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Two specific methods prevented weight gain in young adults for three years
Researchers describe two weight gain prevention strategies that could help with obesity prevention worldwide
(Chapel Hill, N.C. — May 16, 2016) — Two specific diet and exercise strategies have been shown to prevent weight gain among young adults over a sustained three-year period, providing long-needed evidence for weight-gain prevention in an era of alarming obesity rates across the world.
“Prevention is key for fighting obesity, but until now, we didn’t have any concrete evidence for guiding patients on how to prevent that weight gain,” said Deborah Tate, Ph.D. a professor of health behavior and nutrition at the University of North Carolina at Chapel Hill. “Now, for the first time, we do.”
The study, reported last week in JAMA Internal Medicine, focused on young adults (18 and 35 years old), during which the potential for weight gain is highest. On average, young adults gain about 30 pounds during this period. The slow, but pervasive weight gain during these years lays the foundation for obesity, which contributes to diseases such heart disease and diabetes.
In their work, Tate and colleagues tested two different diet and exercise strategies – the daily small changes approach (200 participants) and the periodic large changes approach (197 participants) – to see which approach was best for preventing long-term weight gain.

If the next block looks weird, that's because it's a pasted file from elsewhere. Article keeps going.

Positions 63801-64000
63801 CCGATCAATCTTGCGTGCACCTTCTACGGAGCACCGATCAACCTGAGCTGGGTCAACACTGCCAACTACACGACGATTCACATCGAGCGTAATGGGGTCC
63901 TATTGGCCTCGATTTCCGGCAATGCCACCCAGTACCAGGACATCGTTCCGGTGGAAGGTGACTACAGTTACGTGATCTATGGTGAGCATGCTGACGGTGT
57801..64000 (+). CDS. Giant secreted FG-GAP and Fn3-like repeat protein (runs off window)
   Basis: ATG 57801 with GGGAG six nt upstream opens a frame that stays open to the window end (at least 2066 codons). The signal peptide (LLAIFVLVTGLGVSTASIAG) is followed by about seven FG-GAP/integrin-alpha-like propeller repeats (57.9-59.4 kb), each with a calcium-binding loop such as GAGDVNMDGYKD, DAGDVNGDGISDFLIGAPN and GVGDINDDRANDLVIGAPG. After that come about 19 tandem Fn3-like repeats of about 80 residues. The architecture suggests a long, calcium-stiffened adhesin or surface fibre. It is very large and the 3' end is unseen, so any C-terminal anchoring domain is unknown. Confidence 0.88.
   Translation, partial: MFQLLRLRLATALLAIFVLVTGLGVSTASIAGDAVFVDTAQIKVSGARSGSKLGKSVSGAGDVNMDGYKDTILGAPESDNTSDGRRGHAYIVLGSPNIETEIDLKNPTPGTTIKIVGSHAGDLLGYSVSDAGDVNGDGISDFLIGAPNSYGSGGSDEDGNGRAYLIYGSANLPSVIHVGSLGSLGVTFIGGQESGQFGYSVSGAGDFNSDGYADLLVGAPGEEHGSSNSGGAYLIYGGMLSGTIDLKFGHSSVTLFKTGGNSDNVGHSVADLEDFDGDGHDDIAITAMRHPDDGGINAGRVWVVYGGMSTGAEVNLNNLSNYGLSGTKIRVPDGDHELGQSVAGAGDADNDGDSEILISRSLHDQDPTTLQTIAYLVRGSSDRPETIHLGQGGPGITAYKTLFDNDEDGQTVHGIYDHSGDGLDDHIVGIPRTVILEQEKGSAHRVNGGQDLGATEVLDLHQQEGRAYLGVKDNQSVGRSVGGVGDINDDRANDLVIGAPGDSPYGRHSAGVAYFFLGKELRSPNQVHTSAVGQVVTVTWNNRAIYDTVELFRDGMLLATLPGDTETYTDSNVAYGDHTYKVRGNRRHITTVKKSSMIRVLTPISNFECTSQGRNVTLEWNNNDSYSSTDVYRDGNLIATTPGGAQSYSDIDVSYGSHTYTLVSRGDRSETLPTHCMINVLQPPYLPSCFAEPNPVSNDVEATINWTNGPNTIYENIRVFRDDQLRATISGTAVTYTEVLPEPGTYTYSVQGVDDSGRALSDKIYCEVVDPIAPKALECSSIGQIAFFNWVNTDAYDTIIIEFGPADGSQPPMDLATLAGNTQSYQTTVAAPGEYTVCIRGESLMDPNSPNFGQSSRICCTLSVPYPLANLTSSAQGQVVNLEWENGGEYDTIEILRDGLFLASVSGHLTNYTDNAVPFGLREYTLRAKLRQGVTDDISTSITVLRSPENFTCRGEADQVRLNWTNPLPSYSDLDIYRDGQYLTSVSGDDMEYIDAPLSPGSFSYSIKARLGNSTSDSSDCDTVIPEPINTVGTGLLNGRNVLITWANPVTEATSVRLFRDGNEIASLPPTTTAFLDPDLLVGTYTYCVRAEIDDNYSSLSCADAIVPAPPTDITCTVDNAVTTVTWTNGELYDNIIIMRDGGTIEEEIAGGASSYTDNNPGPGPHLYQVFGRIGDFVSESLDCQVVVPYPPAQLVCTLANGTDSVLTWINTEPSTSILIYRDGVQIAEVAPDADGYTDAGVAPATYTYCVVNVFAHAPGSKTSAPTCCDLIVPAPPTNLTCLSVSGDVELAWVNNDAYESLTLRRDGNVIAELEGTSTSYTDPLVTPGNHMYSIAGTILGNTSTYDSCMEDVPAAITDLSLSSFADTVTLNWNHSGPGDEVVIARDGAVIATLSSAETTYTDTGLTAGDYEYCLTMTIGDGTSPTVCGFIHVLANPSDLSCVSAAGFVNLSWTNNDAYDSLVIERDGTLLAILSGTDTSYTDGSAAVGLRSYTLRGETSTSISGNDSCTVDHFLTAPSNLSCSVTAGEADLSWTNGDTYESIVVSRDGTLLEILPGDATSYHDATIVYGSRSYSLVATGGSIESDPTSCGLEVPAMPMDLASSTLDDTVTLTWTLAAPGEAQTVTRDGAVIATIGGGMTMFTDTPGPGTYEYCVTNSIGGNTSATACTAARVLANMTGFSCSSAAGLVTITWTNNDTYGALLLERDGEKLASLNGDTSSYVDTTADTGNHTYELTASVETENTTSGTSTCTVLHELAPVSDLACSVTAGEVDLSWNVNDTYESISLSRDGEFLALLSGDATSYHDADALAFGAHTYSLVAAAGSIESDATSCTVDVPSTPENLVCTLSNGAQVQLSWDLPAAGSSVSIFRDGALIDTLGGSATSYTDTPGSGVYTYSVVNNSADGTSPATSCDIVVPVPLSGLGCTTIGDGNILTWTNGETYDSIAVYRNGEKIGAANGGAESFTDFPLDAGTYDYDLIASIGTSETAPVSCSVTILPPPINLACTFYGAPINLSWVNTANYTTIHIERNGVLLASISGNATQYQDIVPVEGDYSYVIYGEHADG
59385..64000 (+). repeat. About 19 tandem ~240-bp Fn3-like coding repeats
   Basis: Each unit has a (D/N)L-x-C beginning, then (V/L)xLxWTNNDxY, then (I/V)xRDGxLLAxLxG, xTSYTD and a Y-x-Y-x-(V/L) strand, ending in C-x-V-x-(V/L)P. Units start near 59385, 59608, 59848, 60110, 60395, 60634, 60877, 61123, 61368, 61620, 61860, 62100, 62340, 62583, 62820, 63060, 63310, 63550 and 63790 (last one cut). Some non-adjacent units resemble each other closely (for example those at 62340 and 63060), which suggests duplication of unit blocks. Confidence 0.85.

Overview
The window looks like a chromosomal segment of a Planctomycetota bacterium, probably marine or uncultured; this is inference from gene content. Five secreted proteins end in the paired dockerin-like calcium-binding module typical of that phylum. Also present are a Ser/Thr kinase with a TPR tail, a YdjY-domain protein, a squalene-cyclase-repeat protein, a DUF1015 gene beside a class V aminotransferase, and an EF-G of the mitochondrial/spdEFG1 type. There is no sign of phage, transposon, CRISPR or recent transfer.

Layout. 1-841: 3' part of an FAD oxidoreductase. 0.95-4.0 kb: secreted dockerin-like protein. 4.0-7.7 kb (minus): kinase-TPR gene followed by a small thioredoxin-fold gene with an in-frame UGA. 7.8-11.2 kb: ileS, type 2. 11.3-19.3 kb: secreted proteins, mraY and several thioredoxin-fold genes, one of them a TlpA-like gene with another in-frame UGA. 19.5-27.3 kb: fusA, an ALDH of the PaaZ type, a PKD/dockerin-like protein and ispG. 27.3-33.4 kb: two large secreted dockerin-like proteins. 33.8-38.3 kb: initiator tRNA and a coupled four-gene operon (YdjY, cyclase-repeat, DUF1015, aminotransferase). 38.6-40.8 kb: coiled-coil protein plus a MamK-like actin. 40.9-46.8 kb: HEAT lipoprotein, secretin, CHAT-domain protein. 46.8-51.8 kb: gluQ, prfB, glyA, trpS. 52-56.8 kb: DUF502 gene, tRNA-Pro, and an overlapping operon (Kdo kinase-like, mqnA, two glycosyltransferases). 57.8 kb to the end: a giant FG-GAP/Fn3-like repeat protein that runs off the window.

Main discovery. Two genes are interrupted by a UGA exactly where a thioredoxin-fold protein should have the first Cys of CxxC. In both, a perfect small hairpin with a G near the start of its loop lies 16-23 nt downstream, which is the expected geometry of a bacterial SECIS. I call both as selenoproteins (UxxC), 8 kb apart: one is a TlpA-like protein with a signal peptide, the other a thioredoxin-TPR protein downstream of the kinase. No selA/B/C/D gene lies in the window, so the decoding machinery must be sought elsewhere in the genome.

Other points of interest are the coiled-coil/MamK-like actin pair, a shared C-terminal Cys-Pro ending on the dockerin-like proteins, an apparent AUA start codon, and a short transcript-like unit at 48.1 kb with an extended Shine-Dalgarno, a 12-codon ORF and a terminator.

As the name implies, the large changes group made significant changes at the program’s outset such that they reduced their average calorie intake by 500 to 1,000 per day for eight weeks, and gradually increased their physical activity to 250 minutes per week and were encouraged to maintain that activity. The small changes group reduced its average calorie intake by 100 per day and was encouraged to take 2,000 more steps using a pedometer each day throughout the course of the study.
The results were remarkable in both groups: “During this three year period, adults in this age group, on average, would have been three to six pounds heavier, but they were two to five pounds lighter,” said Tate. “This sets them up for reduced obesity risk and fewer health problems.”
Also, both approaches cut the obesity risk by half, such that only seven percent of the small changes group and eight percent of the large changes group became obese as opposed to 16 percent in the control group.
“There was always this prevailing belief that if you make small changes to your diet – walk further, take the stairs, cut out a snack – you can prevent weight gain, but nobody had put it to the test,” said Tate.
The findings not only support this prevailing belief, but also introduce a new “large changes” approach – one that shows that weight loss due to a short burst of significant calorie reduction at the beginning of a program can help stave off typical weight gains.
At the outset of the study, researchers met with both groups groups 10 times over a four-month period to develop the skills and an approach to diet and exercise that would prevent weight gain during this high-risk period. One of the key elements of both approaches was daily weighing, to keep tabs on their weight and to guide diet and activity changes over time.
“Could they do it? Could they remember? Could they make the adjustments?,” asked Tate. “We found that not only could they do everything that they were encouraged to do, but that it worked to prevent weight gain. That was the best part.”
Tate was the principal investigator of the UNC-Chapel Hill study site. Tate collaborated with Drs. Rena Wing and Mark Espeland and colleagues from Miriam Hospital and Wake Forest School of Medicine on the study. Due to the success of these programs, the team received funding to follow the study participants to see the effects at six years.
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